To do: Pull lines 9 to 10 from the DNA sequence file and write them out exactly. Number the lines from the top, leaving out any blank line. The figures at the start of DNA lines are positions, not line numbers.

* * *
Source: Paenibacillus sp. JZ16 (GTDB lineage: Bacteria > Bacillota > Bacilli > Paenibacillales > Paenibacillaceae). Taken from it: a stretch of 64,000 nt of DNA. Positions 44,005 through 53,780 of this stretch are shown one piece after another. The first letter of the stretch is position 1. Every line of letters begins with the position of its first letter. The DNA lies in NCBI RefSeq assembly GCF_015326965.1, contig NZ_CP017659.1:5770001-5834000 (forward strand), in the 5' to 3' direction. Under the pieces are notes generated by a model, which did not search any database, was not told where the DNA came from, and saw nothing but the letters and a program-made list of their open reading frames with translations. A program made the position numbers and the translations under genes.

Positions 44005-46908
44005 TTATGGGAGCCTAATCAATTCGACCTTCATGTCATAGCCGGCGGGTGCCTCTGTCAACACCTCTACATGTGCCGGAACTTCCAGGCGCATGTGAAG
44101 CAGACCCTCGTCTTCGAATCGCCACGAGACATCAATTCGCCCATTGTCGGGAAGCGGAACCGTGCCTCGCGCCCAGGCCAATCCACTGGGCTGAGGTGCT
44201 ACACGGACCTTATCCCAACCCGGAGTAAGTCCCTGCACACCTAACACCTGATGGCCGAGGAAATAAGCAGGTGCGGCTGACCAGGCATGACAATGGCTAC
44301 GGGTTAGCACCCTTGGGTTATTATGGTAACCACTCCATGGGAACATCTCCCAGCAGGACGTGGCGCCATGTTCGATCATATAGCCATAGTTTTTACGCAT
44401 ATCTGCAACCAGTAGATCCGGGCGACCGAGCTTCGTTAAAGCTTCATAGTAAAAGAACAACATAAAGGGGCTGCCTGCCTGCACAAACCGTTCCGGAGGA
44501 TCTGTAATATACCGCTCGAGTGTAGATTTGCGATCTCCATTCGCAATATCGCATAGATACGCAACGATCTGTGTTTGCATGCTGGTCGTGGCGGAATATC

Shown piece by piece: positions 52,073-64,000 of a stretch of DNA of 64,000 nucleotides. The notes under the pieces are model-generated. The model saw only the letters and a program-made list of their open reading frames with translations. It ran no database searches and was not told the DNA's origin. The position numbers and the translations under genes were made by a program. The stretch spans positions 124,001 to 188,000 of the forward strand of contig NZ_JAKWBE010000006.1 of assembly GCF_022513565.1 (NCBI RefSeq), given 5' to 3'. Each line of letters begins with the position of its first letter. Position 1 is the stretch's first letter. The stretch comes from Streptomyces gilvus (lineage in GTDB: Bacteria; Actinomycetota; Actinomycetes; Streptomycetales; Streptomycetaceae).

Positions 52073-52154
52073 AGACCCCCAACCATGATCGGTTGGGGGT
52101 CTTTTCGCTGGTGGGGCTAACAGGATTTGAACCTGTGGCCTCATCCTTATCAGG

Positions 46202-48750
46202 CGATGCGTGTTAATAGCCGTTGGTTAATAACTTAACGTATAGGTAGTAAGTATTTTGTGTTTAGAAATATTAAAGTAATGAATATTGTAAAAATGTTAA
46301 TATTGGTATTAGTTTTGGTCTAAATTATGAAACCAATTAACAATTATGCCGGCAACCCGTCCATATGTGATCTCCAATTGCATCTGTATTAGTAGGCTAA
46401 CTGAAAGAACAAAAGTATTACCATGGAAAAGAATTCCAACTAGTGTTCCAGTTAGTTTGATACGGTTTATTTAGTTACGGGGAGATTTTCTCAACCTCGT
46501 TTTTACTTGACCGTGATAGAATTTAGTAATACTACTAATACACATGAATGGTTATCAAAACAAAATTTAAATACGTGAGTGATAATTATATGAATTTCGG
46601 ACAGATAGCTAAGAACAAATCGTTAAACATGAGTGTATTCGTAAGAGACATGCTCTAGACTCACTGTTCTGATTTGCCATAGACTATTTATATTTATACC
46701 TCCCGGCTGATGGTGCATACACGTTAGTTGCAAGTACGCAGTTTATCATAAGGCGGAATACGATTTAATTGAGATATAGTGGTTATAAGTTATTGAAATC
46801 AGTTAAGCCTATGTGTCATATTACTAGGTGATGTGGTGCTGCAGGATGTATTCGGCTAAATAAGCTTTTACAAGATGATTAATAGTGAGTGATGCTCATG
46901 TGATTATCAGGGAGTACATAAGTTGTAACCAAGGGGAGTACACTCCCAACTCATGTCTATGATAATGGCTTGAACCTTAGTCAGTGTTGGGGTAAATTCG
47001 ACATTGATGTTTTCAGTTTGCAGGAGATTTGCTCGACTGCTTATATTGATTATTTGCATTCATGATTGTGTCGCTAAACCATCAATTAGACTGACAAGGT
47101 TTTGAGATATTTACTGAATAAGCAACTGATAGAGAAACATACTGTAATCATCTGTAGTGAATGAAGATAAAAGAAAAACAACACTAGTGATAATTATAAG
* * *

Shown piece by piece: positions 52,073-64,000 of a stretch of DNA of 64,000 nucleotides. The notes under the pieces are model-generated. The model saw only the letters and a program-made list of their open reading frames with translations. It ran no database searches and was not told the DNA's origin. The position numbers and the translations under genes were made by a program. The stretch spans positions 124,001 to 188,000 of the forward strand of contig NZ_JAKWBE010000006.1 of assembly GCF_022513565.1 (NCBI RefSeq), given 5' to 3'. Each line of letters begins with the position of its first letter. Position 1 is the stretch's first letter. The stretch comes from Streptomyces gilvus (lineage in GTDB: Bacteria; Actinomycetota; Actinomycetes; Streptomycetales; Streptomycetaceae).

Positions 52073-52154